Following Jason Whitlock’s removal from The Undefeated in June and his inability to find another compelling role at ESPN, it seems that he’s looking for a way out of Bristol entirely. John Ourand reports in Sports Business Journal that Whitlock is in negotiations to end his ESPN contract completely, and that he could return to Fox Sports and team up with former ESPN executive Jamie Horowitz there. That could work out well for both Whitlock and ESPN, but we’ll see if Bristol is willing to accept Whitlock returning to a rival in Fox, or if they want to keep him on in a Bighead-esque role to spite a competitor. From Ourand’s piece:
Jason Whitlock is negotiating to leave ESPN before his contract ends officially, possibly as early as the next few weeks, according to several sources. Whitlock has had informal talks with Fox Sports that could see him return to work with former ESPN exec Jamie Horowitz, who currently is Fox Sports National Networks President. Neither ESPN nor Fox Sports would comment for this story. Whitlock’s possible role at Fox Sports is not known, but if he moves over to Fox Sports, it is expected to include both a television role on FS1 and regular contributions on FoxSports.com. Earlier this month, former ESPN Radio host Colin Cowherd signed a four-year deal with Fox Sports that will include roles on both television and radio.
…Whitlock remains under contract for at least another year to ESPN, which continues to place him on its highest profile shows. This summer, Whitlock has made regular appearances as a fill-in host on ESPN’s highest-rated studio show, “PTI.” Shows featuring Whitlock this summer generally pulled in close to the same number of viewers as the ones with regular hosts Tony Kornheiser and Michael Wilbon. ESPN, though, has been looking to cut costs recently and has let high profile talent like Cowherd, Bill Simmons and Keith Olbermann leave this summer.
It’s easy to see why a return to Fox might be appealing for Whitlock. For one thing, now that he’s not running The Undefeated, he isn’t a particularly large fish in the giant ocean of Bristol. Yes, ESPN’s willing to let him occasionally guest-host on shows like PTI, but guest-hosting isn’t an especially rewarding gig, especially when you thought you were coming to Bristol to run your own branded website. Similarly, it’s not like Whitlock’s columns are getting huge ESPN promotion at this point; he’s one voice in a deep sea of content. Fox also seems like a better fit for him on a number of fronts; they were willing to let him be edgy and controversial while he was writing for them, and they’ve been doubling down on controversial content lately with an extension for Clay Travis and a new deal for Colin Cowherd, both of whom regularly come under fire for their takes. Fox is a smaller pond as well, one where Whitlock can more easily stand out from the crowd and play a more visible role, both on TV and online. Perhaps most importantly, while he’s at ESPN, the shadow of his failure running The Undefeated is going to hang over him. At Fox, that won’t be the case, at least not as heavily.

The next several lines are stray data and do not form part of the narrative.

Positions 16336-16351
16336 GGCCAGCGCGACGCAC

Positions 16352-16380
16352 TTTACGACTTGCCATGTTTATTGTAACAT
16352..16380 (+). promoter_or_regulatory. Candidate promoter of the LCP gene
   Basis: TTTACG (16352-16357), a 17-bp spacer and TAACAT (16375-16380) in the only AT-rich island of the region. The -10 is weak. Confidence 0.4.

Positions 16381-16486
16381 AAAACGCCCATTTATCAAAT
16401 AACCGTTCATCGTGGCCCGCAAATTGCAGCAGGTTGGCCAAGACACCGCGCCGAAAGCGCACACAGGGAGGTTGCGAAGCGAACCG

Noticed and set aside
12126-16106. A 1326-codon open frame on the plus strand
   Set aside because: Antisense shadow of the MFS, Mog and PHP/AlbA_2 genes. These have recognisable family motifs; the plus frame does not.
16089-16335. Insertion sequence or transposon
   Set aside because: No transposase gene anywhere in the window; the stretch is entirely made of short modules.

Bringing Whitlock back might be logical for Fox, too. Sure, he’s going to create some controversy, but a channel desperately trying to steal ESPN’s thunder probably likes that idea. (The hires of Horowitz and Cowherd and the extension and larger role for Travis certainly suggest that they do.) Moreover, while some of his FoxSports.com columns were controversial, Whitlock did make some valuable points in that arena; he’s a talented writer at times, and one capable of delivering unconventional and valuable perspective under the right circumstances. Putting him on TV regularly may be more problematic, as some of his off-the-cuff takes have drawn tons of fire, but again, Fox doesn’t appear particularly concerned about controversial talent. Whether Whitlock will actually bring Fox substantial pageviews or ratings is up for discussion, but it’s easy to understand how they (and Horowitz in particular, well-known for his role in the creation of “Embrace Debate”) could see him as a potential asset.
It might also make some sense for ESPN to let Whitlock go, even if he is seemingly destined for a competitor. Keeping disenchanted people around can create plenty of problems of its own, especially if they’re controversial in the first place. ESPN smartly let Cowherd go early after the flack he created by seemingly criticizing Dominican baseball players’ intelligence, and they might be well-advised to do the same with Whitlock. Whitlock also has quite the record of blasting employers on his way out the door; doing him a favour and letting him out of his contract early might help diminish that a bit. Granted, Bristol may not be keen to let Whitlock leave for their most-hated rival, but perhaps they can work out a trade. Does Fox have the rights to any cartoon rabbits Disney might want?